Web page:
“Why do we name our battles and weapons after people we have vanquished? For the same reason the Washington team is the Redskins and my hometown Red Sox go to Cleveland to play the Indians and to Atlanta to play the Braves: because the myth of the worthy native adversary is more palatable than the reality — the conquered tribes of this land were not rivals but victims, cheated and impossibly outgunned…It is worse than denial; it is propaganda. The message carried by the word Apache emblazoned on one of history’s great fighting machines is that the Americans overcame an opponent so powerful and true that we are proud to adopt its name. They tested our mettle, and we proved stronger, so don’t mess with us. In whatever measure it is tribute to the dead, it is in greater measure a boost to our national sense of superiority….” (Washington Post, June 26, 2014).

Imagine the “Washington Fredericks,” the “Los Angeles Zapatas,” or the “Das Simchar Rochems”

As the author Franklin Foer noted ten years ago, “Americans can only give this kind of [false] obeisance because they have slaughtered the Indians.  Nobody is around to object to turning them into cartoon images.” As Foer elaborates:

“The cartoon images of mascots freeze the Indians in time, portraying them as they lived in the nineteenth century at the time of the west’s conquest, wearing leather suits and feather headdresses.  It becomes impossible to imagine the remaining Indians ever transcending their primitivism, ever leaving their reservations and assimilating into society.  The same sort of cartoon image has afflicted the European Jews [in the wake of the Nazi Holocaust]. No matter how hard they try, they’re stuck as outsiders and ‘others’ in the continental mind [consistent with]…an old aphorism…’a philo-Semite is an anti-Semite who loves Jews.’”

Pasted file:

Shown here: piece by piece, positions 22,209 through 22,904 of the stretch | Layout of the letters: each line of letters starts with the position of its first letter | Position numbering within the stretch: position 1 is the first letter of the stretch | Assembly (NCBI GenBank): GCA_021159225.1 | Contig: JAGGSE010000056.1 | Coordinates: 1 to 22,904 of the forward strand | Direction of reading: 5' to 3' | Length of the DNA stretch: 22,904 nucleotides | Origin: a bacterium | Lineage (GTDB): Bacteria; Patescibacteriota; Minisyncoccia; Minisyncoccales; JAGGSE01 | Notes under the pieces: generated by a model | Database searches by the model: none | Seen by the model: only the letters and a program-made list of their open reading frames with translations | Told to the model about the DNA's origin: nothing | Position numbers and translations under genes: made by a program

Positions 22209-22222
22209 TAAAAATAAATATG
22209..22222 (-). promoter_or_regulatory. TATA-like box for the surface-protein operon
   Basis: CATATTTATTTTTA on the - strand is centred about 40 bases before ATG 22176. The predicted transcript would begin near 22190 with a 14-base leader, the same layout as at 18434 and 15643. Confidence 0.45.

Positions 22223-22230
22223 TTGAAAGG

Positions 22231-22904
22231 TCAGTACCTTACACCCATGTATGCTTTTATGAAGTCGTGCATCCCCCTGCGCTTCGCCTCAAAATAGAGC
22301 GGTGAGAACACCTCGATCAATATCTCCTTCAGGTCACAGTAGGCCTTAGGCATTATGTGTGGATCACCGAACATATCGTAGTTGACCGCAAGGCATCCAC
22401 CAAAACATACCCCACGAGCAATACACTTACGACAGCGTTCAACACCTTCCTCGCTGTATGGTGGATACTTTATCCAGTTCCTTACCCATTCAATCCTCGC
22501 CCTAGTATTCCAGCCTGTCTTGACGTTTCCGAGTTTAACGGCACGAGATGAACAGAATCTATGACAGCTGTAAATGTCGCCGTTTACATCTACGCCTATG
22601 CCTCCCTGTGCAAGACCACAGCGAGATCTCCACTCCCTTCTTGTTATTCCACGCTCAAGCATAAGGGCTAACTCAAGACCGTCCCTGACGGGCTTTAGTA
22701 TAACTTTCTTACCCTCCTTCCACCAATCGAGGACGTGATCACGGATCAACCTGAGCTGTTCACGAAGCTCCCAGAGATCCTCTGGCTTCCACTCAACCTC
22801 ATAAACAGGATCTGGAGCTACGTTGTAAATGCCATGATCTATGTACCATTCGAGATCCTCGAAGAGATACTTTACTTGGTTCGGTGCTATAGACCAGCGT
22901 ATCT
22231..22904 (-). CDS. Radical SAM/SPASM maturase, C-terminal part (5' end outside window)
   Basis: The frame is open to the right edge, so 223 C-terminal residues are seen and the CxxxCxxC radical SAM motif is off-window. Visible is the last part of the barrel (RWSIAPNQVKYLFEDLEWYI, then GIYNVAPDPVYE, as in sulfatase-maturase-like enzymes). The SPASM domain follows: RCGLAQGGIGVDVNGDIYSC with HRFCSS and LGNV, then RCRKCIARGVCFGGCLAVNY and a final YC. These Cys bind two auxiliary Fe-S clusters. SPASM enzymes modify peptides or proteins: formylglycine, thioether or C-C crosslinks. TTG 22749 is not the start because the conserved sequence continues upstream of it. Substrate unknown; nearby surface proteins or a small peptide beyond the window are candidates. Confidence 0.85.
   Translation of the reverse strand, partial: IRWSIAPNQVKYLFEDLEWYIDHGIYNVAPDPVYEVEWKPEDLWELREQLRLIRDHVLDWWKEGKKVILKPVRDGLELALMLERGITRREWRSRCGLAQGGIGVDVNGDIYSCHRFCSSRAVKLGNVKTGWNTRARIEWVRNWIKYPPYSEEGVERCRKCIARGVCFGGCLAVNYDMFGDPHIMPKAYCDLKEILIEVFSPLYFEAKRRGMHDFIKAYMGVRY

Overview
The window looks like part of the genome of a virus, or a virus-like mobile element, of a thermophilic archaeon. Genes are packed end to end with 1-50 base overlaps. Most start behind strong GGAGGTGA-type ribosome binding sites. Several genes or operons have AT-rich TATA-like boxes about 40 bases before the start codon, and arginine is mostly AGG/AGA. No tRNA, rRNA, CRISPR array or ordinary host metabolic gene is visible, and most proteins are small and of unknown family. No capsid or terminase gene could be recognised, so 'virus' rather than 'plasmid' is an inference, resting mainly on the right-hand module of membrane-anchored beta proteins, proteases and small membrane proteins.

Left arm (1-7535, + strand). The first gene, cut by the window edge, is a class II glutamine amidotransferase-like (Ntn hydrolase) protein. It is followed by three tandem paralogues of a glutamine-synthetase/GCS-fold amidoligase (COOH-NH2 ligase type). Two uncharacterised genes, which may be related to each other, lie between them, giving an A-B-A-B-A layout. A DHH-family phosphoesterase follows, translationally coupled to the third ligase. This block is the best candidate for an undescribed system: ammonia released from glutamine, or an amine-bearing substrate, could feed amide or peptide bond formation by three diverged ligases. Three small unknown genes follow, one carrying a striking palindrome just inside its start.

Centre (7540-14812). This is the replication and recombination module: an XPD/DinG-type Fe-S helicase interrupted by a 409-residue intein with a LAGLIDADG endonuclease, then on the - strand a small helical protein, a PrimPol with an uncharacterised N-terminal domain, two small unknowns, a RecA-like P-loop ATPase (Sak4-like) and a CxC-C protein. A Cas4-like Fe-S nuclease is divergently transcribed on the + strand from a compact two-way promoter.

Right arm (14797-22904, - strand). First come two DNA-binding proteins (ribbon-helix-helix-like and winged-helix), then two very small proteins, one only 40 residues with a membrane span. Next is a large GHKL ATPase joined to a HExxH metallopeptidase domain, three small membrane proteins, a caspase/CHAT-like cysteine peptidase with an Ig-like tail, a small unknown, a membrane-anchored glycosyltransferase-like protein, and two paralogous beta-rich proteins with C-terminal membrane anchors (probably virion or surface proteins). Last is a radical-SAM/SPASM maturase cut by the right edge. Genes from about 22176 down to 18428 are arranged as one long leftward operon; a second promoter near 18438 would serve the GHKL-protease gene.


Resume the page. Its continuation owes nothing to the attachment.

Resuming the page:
There are some flaws in Foer’s logic. It seems misplaced to describe nineteenth century North American indigenous people with the phrase “primitivism” when those people related to each other and to the Earth in egalitarian and sustainable ways that put contemporary capitalism’s savagely unequal social relations and related eco-cidal environmental practices to shame.

While the European Jewish Holocaust has been strongly acknowledged and honored both within and beyond Europe, the American Indian Holocaust continues to face denial and disinterest in the US.  And while Jewish Europeans enjoy significant socioeconomic security and privilege overall, Native Americans are mired at the bottom of the United States’ steep economic pyramid. Many Indian reservations more than just rival the nation’s worst-off Black ghettoes for social and economic misery.